Fracking Called Special Threat to Latino Kids


SACRAMENTO (CN) – California’s lax oversight of fracking disproportionately endangers Latino schoolchildren and communities in the Central Valley, a family claims in court.
     California imposed stricter reporting regulations on fracking this month, but Rodrigo Romo claims Gov. Jerry Brown fast-tracked fracking at the expense of public health, “dangerously near schools and communities.” He claims his children’s health has been damaged by fracking near their schools.
     The Kern County resident claims that 5.4 million Californians live within a mile of an active oil or gas well, and that a disparate amount of such schools have with large Latino enrollments. He says one of his daughters began to suffer severe asthma and epileptic attacks since fracking began 1,200 feet from her elementary school.
     He sued the governor and the state’s Division of Oil, Gas & Geothermal Resources in Superior Court, in Superior Court.
     Going to school near oil operations increases students’ risks of respiratory disease and psychological stress, says Madeline Stano, Romo’s attorney, with the Center on Race, Poverty & the Environment, in Oakland.
     “These children really are guinea pigs and we know from the study last week, and studies around the country, that they are being exposed to dangerous forms of air pollution,” Stano told Courthouse News.
     A much-anticipated study released last week by the California Council on Science and Technology revealed mixed results about the impact of fracking on the state’s water and environment. It found the effects of chemicals used in fracking have not been studied closely enough and could be contaminating groundwater.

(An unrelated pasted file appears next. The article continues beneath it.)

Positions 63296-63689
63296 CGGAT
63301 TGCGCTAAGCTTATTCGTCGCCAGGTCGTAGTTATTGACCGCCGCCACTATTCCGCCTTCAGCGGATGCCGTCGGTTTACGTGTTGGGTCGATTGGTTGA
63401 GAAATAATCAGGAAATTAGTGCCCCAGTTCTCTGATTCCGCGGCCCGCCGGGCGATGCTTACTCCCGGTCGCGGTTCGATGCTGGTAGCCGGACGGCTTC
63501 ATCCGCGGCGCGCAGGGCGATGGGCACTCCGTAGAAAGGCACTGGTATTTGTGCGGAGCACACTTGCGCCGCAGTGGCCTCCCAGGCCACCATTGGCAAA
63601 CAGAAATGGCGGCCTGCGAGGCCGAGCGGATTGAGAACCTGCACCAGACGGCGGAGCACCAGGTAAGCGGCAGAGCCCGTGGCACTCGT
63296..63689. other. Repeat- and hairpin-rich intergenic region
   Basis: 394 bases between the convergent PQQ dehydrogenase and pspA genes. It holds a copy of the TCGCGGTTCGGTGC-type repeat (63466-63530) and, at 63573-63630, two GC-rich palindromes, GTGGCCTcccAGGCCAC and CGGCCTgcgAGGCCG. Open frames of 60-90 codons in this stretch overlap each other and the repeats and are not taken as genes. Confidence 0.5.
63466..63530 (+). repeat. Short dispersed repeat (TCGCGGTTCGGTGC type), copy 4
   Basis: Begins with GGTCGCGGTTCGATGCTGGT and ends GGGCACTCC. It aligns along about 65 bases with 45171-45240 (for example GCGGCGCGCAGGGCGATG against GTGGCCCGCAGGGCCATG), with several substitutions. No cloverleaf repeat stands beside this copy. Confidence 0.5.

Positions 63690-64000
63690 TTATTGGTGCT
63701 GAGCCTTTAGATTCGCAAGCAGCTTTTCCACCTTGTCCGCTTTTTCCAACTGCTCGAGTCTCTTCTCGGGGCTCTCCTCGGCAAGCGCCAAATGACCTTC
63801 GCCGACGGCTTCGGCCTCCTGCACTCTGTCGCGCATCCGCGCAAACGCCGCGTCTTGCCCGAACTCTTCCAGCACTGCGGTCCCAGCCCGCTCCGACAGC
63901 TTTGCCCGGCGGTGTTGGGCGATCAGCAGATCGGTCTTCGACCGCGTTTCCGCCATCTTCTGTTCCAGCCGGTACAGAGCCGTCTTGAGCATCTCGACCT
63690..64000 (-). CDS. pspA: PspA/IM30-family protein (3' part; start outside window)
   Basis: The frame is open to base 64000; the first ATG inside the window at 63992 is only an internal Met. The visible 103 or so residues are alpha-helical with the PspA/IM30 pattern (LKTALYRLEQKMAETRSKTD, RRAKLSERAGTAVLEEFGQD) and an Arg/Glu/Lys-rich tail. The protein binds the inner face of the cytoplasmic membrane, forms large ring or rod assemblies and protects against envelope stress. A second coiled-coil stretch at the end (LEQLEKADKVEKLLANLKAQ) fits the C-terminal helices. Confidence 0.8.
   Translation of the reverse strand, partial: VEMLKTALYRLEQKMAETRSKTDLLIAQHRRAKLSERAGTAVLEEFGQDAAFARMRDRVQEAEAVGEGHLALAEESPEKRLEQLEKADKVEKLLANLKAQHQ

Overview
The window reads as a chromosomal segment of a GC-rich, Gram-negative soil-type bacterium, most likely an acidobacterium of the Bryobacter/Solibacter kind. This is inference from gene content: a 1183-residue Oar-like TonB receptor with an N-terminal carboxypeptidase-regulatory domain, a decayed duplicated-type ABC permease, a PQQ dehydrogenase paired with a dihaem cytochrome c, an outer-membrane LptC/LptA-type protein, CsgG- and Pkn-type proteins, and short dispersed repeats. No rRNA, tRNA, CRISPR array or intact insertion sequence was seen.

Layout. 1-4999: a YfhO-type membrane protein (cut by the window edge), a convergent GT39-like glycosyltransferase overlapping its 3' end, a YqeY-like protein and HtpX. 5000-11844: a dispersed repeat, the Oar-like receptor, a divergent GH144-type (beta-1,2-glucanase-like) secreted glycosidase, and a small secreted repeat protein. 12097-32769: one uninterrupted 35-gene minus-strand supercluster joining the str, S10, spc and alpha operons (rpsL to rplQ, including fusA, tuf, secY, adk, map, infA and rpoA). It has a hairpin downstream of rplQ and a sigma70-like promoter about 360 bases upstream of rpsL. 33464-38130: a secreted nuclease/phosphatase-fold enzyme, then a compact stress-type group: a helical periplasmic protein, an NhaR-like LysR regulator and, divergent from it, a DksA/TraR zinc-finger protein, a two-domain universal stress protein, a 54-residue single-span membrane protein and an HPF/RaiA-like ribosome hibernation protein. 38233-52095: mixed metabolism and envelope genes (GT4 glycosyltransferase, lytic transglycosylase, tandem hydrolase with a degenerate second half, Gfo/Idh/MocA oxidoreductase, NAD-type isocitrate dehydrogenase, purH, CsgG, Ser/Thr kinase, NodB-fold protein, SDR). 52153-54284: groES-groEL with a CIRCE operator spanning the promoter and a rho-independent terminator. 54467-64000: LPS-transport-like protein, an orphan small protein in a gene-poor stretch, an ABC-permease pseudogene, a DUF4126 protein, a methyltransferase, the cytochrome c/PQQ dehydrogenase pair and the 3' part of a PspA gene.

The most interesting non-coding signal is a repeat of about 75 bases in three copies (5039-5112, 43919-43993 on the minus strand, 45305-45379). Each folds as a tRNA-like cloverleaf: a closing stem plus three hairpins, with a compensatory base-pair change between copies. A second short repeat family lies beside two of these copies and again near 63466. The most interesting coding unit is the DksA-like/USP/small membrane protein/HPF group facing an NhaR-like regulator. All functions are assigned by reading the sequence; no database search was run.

Stano said the study confirmed what the Romos already knew, that increasing the proximity of wells to schools increases health risks to children.
     “It was a very helpful piece of data, but unfortunately it came years after our clients started being exposed,” Stano said.
     Most of the state’s school districts with high oil well counts in their boundaries are in rural Kern County, including the district Romo’s children attend, in Wasco and Shafter.
     At Sequoia Elementary School in Kern County, teachers often make schoolchildren skip recess for weeks at a time because of “bad smells assumed to be associated with the well stimulations” the complaint states.
     According to state data, Sequoia Elementary School is the only school in the state within half a mile of three fracking wells. The school’s enrollment of 800 is 86 percent Latino, according to the complaint.
     Under state law, oil companies need not give notice to students, parents or school officials that they are operating a well near a school. Nor does the state provide communities and schools the opportunity to contest or “setback” operators from drilling new wells nearby.
     Of the 32 states with fracking operations, 21 have such setback laws, including the largest oil producers, Texas and North Dakota.
     Unless Brown and lawmakers beef up restrictions on the oil industry, the Central Valley’s Latino communities will continue to be placed in direct harm, Stano said.
     “The government hasn’t required studies specific to these children; they haven’t required a full investment of the public health risks before we experimented on [children] as a state,” Stano said.
     Romo seeks declaratory judgment, asks the court to invalidate recent fracking legislation, Senate Bill 4 , an injunction, and costs of his lawsuit, which alleges discrimination-disparate impact.
     It is not a class action. Romo sued on his own behalf and for his children.